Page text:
Dream Vacations Gone Bad – The Paul Brunner and Doug Otte Story
A Big Game Hunting….. Dream Vacation…. to the Arctic Circle in Canada went from heaven to Disaster in one moment, …..On August 26, 2001.
The two cabins in which the hunters lived were made of plywood, and had neither a fire extinguisher nor a fire ax……contrary to Canadian law. The Coleman camp stove provided by Canada North flamed fitfully each time it was used…. and the storage of the cooking fuel “naphtha” was not carefully stored in red canisters. Sometimes it was stored in containers marked “water”.
One of the hunters, Jerry Hampson from Lancaster, Ohio, filled a pot with liquid from an unmarked jug and placed it on the Coleman stove to heat up bath water at the end of the day. When Canada North’s cook adjusted the flame on the stove…… Flames flared and suddenly engulfed the pot which quickly spread from the pot to other parts of the cabin. Hampson grabbed a Red container containing a clear liquid and dumped it on the flames….thinking it was water! But, INSTEAD, the liquid was naptha, which caused an explosion and turned the cabin into an inferno trapping Brunner, Hampson and Otte. All three caught on fire and believed they were going to die.
Brunner, Otte and Hampson were trapped inside…
Otte, on fire, escaped through a window after someone outside through a rock smashing it. That caused the door to open, and Brunner, also on fire, crawled through the flames on his hands and feet to safety.Tragically, Hampson died from his injuries. Both Brunner and Otte suffered horrible burns that left permanent impairments.The case against Canada North was brought in Ohio since it did business in Ohio.
Today The Insider Exclusive presents “Dream Vacations Gone Bad – The Paul Brunner and Doug Otte Story …… And How their Lawyer, Bob Palmer @ the law firm of ROBERT GRAY PALMER CO. LPA got Justice for Paul and Doug and their families…
Litigating on behalf of travelers who have been seriously injured in exotic and distant locations can be challenging…. indeed. Where and who, for example, are the viable and liable defendants in real life vacation disasters?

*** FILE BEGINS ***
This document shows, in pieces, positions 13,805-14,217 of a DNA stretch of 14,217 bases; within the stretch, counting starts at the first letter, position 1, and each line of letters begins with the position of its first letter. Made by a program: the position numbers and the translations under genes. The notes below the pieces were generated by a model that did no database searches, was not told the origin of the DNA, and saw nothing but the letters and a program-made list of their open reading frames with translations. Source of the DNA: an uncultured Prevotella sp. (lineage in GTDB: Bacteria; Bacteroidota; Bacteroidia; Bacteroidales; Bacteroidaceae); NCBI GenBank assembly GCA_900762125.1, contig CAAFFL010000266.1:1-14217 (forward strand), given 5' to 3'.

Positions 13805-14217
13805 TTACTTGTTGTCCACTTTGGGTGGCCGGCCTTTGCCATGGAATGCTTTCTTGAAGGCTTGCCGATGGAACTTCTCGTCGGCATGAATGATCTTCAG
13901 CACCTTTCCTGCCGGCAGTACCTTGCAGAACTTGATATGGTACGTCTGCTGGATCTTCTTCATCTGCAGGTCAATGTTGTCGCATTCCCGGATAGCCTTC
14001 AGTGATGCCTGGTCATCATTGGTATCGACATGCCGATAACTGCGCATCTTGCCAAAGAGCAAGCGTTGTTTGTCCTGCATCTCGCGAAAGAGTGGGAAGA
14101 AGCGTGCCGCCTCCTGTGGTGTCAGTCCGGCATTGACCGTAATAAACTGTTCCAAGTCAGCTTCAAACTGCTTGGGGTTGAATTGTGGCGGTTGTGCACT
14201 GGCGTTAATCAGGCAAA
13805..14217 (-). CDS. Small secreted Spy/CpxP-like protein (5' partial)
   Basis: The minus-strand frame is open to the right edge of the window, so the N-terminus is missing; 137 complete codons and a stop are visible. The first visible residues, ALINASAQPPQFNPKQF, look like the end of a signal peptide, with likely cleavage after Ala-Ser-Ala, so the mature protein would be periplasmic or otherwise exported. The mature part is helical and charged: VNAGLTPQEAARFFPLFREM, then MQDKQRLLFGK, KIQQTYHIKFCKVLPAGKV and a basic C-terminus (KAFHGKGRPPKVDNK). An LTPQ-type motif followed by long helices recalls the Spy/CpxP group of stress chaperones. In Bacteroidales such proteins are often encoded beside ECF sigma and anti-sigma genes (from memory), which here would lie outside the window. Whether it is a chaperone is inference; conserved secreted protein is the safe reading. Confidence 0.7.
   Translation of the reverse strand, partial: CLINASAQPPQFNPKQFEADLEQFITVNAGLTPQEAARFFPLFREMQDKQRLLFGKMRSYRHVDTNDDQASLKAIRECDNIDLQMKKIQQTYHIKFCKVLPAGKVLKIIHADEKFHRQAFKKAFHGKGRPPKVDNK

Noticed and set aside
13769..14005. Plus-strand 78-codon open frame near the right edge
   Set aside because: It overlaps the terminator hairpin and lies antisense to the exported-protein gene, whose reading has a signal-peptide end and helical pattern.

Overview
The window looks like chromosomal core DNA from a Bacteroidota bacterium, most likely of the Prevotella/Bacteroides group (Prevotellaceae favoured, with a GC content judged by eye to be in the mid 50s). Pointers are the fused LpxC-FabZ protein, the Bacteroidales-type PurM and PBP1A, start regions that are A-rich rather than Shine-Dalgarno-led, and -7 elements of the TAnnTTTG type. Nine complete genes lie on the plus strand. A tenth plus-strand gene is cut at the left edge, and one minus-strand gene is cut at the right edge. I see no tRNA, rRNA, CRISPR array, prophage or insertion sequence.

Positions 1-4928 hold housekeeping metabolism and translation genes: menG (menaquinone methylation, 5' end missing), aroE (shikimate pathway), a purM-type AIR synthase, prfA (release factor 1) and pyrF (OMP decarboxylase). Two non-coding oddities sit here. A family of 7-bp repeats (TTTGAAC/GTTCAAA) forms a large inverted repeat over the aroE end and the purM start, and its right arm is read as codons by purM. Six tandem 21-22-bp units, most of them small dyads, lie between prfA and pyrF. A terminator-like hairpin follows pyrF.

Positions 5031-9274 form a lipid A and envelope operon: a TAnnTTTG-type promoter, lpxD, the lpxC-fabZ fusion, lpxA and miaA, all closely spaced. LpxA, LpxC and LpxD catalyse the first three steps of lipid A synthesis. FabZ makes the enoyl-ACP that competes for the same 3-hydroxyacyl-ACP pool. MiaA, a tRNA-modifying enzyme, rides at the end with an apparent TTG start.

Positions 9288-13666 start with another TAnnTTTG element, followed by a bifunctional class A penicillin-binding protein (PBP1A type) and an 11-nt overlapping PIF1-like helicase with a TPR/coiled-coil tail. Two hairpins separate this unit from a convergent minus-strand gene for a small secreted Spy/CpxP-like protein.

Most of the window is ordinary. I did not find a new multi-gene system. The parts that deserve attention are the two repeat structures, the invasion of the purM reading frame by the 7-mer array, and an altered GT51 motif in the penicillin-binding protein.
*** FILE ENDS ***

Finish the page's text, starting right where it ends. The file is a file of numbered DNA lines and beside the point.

This INSIDER EXCLUSIVE SPECIAL discusses the “Rights of Americans” while traveling to exotic locations and liability of tour operators and air carriers for the tour participant's injuries sustained in foreign destinations. Foreign companies cannot solicit U.S. Citizens for adventure trips and not be responsible for their negligent operations on those trips which result in serious, deforming injuries to their U.S. customers.A tour operator may be held liable for the consumer's physical injuries if the tour operator promised…. either expressly or implicitly…. that the tour would be delivered in a safe and careful manner.
• Brochure language such as " safe and enjoyable cycling area ", " The tour company’s administration and staff work together to make your stay comfortable, safe” …
" suitable for handicapped individuals ", " perfectly safe " canoeing conditions and " safe buses " may generate liability under a breach of warranty theory.
• Alternatively, the tour operator may assume a duty to deliver safe travel services. Assumed duties may more readily overcome written disclaimers than a warranty.
• Escorted tours feature close supervision and tour coordination provided by professional tour guides.
• Older consumers and the parents of students purchase escorted tours. Some sports' tours provide instructors to train and supervise the activities of the participants.
• In their brochures tour operators will promise that " every tour will be escorted by a qualified professional tour director...carefully selected and trained...informative…. they know precisely what you will be seeing and doing...they've been there before " and their " tour escort was a professional and qualified to serve travelers in all matters ".
Consumers, especially the parents of students, rely upon promises of close supervision in purchasing such a tour. Consumer injuries caused by the negligence of the tour guide may support claims against the tour operator for negligent selection and supervision of tour guides and misrepresentation of their training, expertise and knowledge of the tour locale.
AND What happens after the accident?
Typically, the injured consumer will be given assistance by the medical staff of the foreign hotel, resort or tour operator. If such medical services are unavailable the consumer may be transported to a recommended foreign doctor, infirmary or hospital. The quality of medical care rendered in foreign locales can exacerbate existing injuries and expose the tour operator to even greater liability. Certainly, domestic carriers have a common law duty to seek proper medical assistance and maintain adequate medical equipment for emergencies.